Khan currently turns out for League Two Yeovil Town. He’s just 22 years old and starts of the left. He joined the Manchester United academy aged 7, spending 10 years there. Khan then joined Sheffield United where he spent three years on loan in the Conference and Conference North.
The Pakistani winger has since enjoyed two seasons in League Two with Yeovil. The first time he’s received a full season’s worth of game time.
Khan reportedly has a £100,000 release clause. In the January window Yeovil confirmed that several offers had come in, several meeting the release clause. Including League One Bristol Rovers, who Khan rejected.
Lots of teams are said to be monitoring the young winger, including Bradford, Wigan, Forest Green, Luton and Preston.
With the talented winger looking to move for a decent fee this summer and a player that had caught my eye when I’ve seen him play before, I decided to look further into him. This is my third article on EFL players, with a large EFL project coming in summer. I’ve already written about Marc McNulty and Mo Eisa.
Why you keep hearing about Mo Eisa
Mo Eisa is a name you’re going to start hearing a lot. If you haven’t already. Eisa currently turns out for Cheltenham…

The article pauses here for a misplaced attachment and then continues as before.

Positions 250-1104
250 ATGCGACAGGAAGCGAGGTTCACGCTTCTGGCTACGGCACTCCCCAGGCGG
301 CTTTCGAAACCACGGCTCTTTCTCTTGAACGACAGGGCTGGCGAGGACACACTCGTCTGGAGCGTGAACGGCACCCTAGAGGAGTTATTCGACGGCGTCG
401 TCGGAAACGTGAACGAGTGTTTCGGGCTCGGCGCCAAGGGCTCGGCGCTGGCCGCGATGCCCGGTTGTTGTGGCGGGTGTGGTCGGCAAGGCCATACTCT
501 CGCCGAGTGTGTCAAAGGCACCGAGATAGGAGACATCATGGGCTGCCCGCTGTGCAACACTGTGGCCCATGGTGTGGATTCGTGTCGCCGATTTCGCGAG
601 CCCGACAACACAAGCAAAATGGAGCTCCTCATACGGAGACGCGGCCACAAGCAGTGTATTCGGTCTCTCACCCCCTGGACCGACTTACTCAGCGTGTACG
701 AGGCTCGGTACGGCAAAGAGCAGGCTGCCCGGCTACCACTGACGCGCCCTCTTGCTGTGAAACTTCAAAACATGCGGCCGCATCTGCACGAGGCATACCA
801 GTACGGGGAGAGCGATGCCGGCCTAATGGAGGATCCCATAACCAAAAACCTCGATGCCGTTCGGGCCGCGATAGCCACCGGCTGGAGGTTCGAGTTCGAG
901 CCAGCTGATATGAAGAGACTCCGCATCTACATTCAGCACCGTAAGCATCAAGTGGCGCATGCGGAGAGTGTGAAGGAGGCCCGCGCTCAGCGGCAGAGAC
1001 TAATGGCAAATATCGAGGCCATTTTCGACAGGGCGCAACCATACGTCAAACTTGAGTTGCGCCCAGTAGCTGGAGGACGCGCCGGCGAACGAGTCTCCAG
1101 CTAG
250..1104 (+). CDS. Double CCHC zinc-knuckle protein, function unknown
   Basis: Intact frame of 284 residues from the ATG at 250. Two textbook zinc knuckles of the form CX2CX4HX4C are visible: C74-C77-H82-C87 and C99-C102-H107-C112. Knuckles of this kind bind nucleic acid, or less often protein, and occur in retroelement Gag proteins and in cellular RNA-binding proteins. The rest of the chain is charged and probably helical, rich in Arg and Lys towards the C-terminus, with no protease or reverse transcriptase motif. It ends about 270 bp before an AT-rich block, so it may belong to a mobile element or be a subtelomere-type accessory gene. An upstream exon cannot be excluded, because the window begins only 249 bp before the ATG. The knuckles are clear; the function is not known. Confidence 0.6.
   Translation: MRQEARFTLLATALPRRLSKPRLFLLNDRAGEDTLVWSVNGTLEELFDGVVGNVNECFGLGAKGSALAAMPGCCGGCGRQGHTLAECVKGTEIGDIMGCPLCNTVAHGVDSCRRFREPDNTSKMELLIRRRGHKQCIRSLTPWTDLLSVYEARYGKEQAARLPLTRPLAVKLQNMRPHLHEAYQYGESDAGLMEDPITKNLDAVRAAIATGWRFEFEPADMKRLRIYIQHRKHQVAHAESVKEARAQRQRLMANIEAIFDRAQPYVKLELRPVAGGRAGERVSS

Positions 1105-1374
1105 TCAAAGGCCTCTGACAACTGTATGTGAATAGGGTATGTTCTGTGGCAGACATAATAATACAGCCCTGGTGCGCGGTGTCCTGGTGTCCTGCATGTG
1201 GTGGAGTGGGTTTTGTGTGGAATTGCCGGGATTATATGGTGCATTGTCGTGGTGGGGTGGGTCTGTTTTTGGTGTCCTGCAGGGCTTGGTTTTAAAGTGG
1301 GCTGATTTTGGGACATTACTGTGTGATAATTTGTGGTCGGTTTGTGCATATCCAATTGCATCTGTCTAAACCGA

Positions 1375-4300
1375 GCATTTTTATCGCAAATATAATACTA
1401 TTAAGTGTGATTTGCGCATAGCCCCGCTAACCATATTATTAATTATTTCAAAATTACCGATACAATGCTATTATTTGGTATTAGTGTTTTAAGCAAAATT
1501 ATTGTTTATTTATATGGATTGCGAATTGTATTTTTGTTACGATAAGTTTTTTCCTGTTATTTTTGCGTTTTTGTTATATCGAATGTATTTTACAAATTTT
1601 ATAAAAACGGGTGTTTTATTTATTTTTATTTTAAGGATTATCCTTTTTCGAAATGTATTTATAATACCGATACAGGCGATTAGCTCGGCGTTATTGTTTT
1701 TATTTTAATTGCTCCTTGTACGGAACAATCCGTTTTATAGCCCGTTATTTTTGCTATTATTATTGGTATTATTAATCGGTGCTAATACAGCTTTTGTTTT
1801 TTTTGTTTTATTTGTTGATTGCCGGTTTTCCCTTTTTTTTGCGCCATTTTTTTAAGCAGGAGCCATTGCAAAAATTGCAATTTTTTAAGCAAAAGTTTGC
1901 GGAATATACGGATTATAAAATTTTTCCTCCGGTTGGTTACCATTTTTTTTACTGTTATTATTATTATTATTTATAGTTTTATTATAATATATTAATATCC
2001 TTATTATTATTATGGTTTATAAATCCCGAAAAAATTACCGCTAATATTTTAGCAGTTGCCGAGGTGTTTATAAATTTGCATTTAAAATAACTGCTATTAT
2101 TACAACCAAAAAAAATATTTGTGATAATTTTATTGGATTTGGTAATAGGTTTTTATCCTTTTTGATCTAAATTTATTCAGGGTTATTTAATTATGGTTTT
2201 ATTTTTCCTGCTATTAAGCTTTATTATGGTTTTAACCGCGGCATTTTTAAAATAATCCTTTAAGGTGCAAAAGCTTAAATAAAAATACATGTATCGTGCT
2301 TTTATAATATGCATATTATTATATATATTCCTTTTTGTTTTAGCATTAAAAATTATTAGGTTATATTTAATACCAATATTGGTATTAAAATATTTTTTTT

On the Ball
Khan is known for his dribbling ability and speed. He is effective at keeping tight control of the ball while travelling at speed. He’s able to keep his head up and scan for options. Often, Khan will pick up the ball near half way and run at the opposition defence.
Dribbling is a really valuable asset (as explained by Tiago Estêvão), especially in lower leagues. League Two team don’t have the technical ability to play out from the back and pass around in the midfield. An effective dribbler allows the team to break midfield blocks and advance the ball quickly without resorting to long balls. This was something that my team, Cheltenham Town, lacked at times this season.
Khan is effective at getting into space in the wide channels. He’ll use body feints to create space for himself to then cross or cut in. The winger also has a lot of pace which he exploits to beat his defender and get into space.
Despite playing on the left wing Khan is very right footed. In terms of dribbling, he only really uses his right foot to control the ball. This means that he has limited flexibility and mobility on the ball. When dribbling it can be more difficult then change direction and he can end up going back on himself.
Being one footed and being an inverted winger can be inconvenient at times. In the scenario above, Khan has the ball in the wide area and the defender is slow to close him down. With a few options in the box most wingers would get to the byline and into a crossing position or cross early while in space.
Whereas Khan, hardly uses his left foot to cross and will regularly dribble back to get the ball onto his right and cross from a deeper position.
This can be frustrating at times as it can slow the attack. Khan makes good runs in the wide areas and receives the ball in dangerous space. However, he won’t normally cross first time, but has to take a touch and slow the play to shift the ball onto his right.
Movement and Shooting